Video game borrows page from Hollywood playbook
On a cloudy Friday afternoon on Venice Boulevard in West Los Angeles nearly two weeks ago, about 50 people were waiting to buy a video game that wasn’t supposed to go on sale for four days.
“Do you have it yet?” an eager customer asked an employee of the store Game Play.
The object of his desire, Call of Duty: Modern Warfare 2, officially launched Nov. 10. But despite the recession that has crimped consumer spending, demand was so high that many stores started selling it as soon as shipments arrived.
“I’m definitely buying fewer games this year, but I knew I was going to buy this one as soon as I could,” said Jeff Katayama, 28, a self-described “Call of Duty freak” who drove 20 miles from Monterey Park to pick up the game early.
Thanks to Katayama and millions like him, Modern Warfare 2 generated a record-setting $550 million in sales through Saturday, besting not only the previous mark for a video game but also for movies at the box office. That represents about 8 million units sold, according to estimates by publisher Activision Blizzard Inc. of Santa Monica.
“This provided the entire industry with a shot in the arm,” said Colin Sebastian, an analyst at Lazard Capital Markets, who predicted Modern Warfare 2 would ultimately sell 15 million to 20 million units, exceeding $1 billion in revenue.
Call of Duty cost $40 million to $50 million to produce, people close to the project said, about as much as a mid-size film. Including marketing expenses and the cost of producing and distributing discs, the launch budget was $200 million, on par with a summer popcorn movie -- and extremely high for a video game.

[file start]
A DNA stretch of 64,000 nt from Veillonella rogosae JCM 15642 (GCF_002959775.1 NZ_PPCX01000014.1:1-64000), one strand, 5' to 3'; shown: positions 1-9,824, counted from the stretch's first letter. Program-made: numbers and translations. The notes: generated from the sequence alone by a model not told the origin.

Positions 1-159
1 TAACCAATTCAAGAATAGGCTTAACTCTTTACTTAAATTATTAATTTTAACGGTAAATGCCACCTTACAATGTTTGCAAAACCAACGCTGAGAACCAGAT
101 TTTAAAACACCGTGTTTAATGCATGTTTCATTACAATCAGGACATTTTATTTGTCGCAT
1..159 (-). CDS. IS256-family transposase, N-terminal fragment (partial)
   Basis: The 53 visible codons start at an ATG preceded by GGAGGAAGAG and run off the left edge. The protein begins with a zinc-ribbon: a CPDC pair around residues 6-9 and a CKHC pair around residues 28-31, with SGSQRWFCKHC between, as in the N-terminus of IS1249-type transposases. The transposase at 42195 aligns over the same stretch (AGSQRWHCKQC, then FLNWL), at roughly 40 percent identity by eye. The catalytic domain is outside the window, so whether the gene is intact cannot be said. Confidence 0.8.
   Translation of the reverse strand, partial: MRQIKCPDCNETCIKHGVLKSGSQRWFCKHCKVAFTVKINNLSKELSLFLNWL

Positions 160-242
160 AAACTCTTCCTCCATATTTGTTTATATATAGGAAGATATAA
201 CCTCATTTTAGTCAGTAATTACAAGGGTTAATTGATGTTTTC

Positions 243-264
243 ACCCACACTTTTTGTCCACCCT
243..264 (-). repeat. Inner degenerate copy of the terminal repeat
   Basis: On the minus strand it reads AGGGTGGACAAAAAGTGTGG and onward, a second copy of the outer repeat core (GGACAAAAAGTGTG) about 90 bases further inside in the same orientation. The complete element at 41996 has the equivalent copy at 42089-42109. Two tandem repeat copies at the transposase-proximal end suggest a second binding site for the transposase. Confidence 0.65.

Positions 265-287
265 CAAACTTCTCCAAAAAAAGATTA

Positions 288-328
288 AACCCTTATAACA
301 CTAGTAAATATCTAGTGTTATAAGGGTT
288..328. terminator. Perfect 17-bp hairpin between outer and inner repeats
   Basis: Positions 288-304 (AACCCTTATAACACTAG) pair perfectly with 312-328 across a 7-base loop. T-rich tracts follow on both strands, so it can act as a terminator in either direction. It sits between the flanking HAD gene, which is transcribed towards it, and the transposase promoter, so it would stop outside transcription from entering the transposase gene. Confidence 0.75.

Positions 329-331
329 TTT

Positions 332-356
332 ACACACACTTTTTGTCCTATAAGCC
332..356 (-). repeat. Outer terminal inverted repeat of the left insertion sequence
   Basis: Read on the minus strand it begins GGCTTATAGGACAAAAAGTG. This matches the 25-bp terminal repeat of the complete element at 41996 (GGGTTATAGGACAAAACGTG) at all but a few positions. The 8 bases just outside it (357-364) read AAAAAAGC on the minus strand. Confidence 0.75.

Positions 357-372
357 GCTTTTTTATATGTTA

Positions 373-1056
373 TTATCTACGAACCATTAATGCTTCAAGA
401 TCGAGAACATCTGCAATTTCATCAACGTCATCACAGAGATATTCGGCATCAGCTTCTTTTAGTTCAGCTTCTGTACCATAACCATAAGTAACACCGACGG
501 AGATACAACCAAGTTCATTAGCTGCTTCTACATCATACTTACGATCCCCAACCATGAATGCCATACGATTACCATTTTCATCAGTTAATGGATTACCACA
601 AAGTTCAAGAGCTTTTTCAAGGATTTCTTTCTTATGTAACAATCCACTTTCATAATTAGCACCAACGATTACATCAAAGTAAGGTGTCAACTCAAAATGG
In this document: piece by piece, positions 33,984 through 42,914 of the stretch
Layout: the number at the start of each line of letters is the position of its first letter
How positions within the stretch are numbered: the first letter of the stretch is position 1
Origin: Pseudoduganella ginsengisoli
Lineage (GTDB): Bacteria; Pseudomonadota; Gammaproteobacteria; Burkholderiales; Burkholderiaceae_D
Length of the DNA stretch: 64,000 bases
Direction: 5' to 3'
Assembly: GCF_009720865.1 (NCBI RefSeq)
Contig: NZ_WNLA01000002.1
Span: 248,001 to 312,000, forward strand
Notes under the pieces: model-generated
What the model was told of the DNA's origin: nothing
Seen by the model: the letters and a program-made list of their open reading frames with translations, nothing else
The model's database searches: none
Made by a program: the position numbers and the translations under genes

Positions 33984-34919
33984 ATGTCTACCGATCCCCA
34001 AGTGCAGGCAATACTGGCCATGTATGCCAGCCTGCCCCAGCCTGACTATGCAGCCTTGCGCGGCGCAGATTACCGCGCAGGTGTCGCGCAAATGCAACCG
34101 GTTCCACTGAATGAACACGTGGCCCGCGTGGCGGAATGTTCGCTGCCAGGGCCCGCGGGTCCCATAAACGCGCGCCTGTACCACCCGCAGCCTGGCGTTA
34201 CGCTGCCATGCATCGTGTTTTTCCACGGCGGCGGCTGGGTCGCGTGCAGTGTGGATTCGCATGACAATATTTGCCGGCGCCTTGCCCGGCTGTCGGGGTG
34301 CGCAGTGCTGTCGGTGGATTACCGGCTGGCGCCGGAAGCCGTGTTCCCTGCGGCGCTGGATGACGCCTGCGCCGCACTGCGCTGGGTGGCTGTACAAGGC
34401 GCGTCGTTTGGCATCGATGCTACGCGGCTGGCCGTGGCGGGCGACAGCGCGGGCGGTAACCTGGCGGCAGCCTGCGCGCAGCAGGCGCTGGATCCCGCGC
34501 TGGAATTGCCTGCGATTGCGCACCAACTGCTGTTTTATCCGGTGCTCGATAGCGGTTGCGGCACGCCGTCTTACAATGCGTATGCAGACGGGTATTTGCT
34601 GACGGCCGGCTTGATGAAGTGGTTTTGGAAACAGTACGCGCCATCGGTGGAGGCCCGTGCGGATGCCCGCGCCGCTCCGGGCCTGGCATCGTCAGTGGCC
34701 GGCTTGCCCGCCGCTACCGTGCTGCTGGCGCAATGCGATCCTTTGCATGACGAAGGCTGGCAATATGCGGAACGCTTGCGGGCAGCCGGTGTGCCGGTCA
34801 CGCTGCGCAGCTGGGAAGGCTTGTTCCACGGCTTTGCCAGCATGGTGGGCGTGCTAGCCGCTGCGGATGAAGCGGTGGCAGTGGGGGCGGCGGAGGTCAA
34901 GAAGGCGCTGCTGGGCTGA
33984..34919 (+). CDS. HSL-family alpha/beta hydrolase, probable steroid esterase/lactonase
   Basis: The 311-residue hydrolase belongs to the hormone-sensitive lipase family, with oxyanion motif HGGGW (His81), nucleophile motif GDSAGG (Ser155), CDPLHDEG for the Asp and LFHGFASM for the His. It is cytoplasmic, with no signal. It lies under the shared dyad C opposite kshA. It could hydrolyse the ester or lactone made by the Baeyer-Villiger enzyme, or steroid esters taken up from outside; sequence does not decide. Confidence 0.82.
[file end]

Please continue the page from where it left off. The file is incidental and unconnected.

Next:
Unleashing a Hollywood-scale opening for Modern Warfare 2 has been a priority for Activision Blizzard. The marketing and publicity campaign has featured all of the trappings of a modern movie effort, including ads and trailers designed by top advertising shops, a Twitter feed on which news was strategically disclosed, and a controversial scene involving airport terrorism that leaked onto YouTube and generated much media attention.
“My goal was to create a launch that would compare very favorably to the biggest box offices of all time,” Activision Blizzard Chief Executive Bobby Kotick said.
Theatrical box office and video game sales aren’t equivalent because movie tickets are significantly cheaper and are followed by markets that generate additional revenue like DVD sales and pay television. Nonetheless, the fact that top video game launches now exceed the biggest film debuts is a further signal that the two businesses are coming to rival each other in popularity.
Modern Warfare 2 comes at a propitious time for Activision and the video game industry. Video game sales through October are down 12%, according to NPD Group, because of the recession and a lack of mega-hits. Activision has seen sales of a new sequel and spin-off to its Guitar Hero franchise lag significantly behind versions released the last two years.